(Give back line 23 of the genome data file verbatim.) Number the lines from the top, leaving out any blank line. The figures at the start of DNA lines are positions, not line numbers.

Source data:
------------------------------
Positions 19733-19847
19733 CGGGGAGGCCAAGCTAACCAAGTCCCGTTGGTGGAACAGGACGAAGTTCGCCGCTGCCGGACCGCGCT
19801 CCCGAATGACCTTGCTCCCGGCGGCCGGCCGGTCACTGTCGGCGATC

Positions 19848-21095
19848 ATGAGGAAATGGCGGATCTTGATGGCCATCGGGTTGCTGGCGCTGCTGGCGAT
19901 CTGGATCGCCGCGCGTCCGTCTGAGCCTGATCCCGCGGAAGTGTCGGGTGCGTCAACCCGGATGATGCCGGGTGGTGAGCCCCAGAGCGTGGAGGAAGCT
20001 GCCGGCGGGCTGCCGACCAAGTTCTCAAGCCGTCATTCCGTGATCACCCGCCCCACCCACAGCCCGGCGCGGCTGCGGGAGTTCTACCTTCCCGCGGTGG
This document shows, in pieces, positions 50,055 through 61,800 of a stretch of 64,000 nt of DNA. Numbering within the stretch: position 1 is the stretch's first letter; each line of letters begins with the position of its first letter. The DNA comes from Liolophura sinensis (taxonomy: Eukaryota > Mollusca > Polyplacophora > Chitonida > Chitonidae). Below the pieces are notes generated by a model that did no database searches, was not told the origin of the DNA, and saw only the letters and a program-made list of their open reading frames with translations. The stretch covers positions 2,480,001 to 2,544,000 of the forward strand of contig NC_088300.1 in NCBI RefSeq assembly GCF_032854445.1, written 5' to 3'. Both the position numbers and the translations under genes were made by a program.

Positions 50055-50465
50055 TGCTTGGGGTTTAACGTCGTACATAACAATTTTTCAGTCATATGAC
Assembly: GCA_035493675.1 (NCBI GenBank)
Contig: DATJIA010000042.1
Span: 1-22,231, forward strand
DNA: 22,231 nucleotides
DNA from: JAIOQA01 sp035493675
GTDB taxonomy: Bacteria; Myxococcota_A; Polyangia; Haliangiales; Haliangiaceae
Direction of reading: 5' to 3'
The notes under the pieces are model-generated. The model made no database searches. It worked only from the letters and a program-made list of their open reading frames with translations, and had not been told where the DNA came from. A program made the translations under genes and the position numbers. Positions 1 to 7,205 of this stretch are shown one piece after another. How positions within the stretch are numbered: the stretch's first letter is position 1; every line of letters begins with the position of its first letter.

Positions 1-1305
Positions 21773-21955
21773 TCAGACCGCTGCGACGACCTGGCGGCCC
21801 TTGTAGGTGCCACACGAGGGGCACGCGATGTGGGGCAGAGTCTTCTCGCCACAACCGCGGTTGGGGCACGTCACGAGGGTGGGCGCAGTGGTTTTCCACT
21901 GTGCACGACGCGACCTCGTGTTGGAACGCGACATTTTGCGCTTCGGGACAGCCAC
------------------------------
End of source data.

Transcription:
21901 GTGCACGACGCGACCTCGTGTTGGAACGCGACATTTTGCGCTTCGGGACAGCCAC